Ducky Ride in Seattle


“Ducky Ride in Seattle” by Joan Y. Edwards

Shutterfly: See pictures from my Ducky Ride in Seattle. I had a great time touring Seattle on a Ducky Ride – It was a bus with six wheels that was also amphibious. It rode down the boat ramp and into Lake Union smoothly. My sister, Judith and her son, Mike and his wife, Carla, their son, Kevin and his girlfriend went with me. We had a great time. I bought a funny duck hat to wear.

Our driver went over the safety rules. He explained that adults should put on their life vests first and then the children or others needing assistance. Our ride was smooth with no problems. He made the ride fun. He wore hats that were representative of the sight he was showing you. The ducky hat to start; a baseball hat for the stadium; a farmer’s hat for the farmer’s market. He made up games like holding your right hand up and saying “Ka-ching each time we saw a Starbucks Coffee shop. There must have been 40 of them. He led us in songs and motions. The driver of the ducky ride is a bit like a writer. He draws you into his world. He is part clown, part history fan, and he loves people. He told us about the sights – the different characters in his story. He made it interesting. He told us we would have a test at the end. Amazingly enough we knew all the answers. Why? Because he made it the facts fun and had us repeat them when he explained them at first.

How can you apply what you might learn from a ducky ride into your writing or to cheer you up.

Four days after my ride, I heard on the news that the Ducky Ride in Philadelphia was hit by a barge and capsized. The sad part is that two people were killed. I found out that Lake Union doesn’t have a current. The Delaware River in Philadelphia does. The Ducky company in Seattle is owned by a different company in Philadephia. The barge company is now using a different tug boat company to guide its barges through the river. The tugboat company on duty that day did not use a lookout person on the barge to help it guide the boat safely.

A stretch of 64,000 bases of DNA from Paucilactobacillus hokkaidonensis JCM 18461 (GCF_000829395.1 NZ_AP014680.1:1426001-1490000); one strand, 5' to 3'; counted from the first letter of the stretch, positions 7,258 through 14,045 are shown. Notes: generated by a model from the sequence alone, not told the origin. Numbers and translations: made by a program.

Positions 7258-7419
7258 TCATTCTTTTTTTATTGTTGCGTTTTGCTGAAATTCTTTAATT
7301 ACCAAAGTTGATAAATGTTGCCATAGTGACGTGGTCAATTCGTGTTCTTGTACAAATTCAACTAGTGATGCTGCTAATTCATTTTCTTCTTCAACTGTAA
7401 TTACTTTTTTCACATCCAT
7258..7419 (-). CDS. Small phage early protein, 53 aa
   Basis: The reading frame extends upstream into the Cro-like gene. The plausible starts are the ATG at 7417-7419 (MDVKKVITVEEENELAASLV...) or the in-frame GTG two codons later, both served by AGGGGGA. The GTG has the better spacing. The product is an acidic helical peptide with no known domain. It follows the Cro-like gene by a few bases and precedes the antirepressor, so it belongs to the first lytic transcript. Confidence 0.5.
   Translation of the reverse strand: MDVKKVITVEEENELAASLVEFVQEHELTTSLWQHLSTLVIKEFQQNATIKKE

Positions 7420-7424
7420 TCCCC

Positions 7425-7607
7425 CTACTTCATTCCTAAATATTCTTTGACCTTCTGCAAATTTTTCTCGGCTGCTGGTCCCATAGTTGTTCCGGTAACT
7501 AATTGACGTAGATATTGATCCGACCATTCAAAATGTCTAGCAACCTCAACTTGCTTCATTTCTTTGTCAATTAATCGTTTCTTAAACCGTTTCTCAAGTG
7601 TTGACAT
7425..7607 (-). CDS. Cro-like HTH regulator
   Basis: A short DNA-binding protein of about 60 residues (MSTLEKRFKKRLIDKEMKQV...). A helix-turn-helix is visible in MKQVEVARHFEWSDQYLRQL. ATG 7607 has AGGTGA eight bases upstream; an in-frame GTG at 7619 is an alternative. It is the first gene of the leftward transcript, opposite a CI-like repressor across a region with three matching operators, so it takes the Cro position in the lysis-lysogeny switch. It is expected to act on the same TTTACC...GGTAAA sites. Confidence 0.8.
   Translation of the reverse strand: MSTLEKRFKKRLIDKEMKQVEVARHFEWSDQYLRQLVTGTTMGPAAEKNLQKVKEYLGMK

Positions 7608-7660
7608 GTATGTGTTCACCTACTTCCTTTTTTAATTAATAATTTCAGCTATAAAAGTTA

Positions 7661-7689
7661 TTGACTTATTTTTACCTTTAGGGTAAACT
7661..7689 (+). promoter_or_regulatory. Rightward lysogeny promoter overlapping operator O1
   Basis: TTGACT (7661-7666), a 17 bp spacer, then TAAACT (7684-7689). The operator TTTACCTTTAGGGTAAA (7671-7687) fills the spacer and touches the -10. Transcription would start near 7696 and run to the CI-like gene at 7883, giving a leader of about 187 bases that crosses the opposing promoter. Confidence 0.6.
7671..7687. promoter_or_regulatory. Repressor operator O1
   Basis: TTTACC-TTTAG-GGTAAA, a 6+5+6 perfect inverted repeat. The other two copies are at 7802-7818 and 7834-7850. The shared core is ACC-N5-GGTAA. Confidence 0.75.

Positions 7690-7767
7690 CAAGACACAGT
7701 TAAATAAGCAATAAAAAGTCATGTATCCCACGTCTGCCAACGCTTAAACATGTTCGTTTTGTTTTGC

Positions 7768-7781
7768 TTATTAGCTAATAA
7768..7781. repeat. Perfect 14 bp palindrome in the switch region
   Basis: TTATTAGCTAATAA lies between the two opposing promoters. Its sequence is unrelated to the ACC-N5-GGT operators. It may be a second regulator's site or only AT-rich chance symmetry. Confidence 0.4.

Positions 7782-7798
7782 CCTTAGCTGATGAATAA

Whenever people do the ducky ride now, there may be extra emotion attached to the ride.
Conflict Conflict Conflict…resolution is down the road a bit.

1. Decorate a hat to wear when you write.

  • Wild and funny for writing humorous stories
  • Black and scary for writing sad or scary stories
  • Colorful and quirky for writing adventures

2. Make up a motion, riddle, rhyme, or song for your main character
3. Integrate real life conflicts into the characters in your stories.
4. Write an information book about a city and its sights. Larry Gets Lost in Seattle: http://www.queenannebooks.com/book/9781570614835
5. Take a tour of the town where you live. Put one interesting fact about it into a story.
6. Do something new once a month to keep you open to new experiences. This will improve your writing.
7. Keep notes about your own emotions – what you do, a twitch, a jerk, a stomp.
8. Observe others and make notes of the emotions you believe they are displaying.

Good luck with your writing. Good luck with feeling great about yourself.
Thanks for reading my blog. Please leave a comment. I’d love to hear from you.

You can subscribe to my blog in the column on the left. If there’s something you’d like for me to write about, make a comment and let me know.

Do something fun today!
You deserve it.

Joan Y. Edwards
Author/Illustrator of Flip Flap Floodle

Copyright © 2010 Joan Y. Edwards. All rights reserved.

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2 Responses

  1. Joan,

    Some of your suggestions are clever ways to incorporate local history into your work. Good ideas!

    Linda A.

    Like

    • Dear Linda, Thanks for your kind comments. I’m glad you liked the ideas from my Ducky Ride in Seattle blog. You’ve done this with your Poe House story about Fayetteville. Good luck with your writing.

      Have a Flip Flap Floodle Day!

      Joan Y. Edwards http://www.joanyedwards.com/FlipFlapFloodle.htm

      Like

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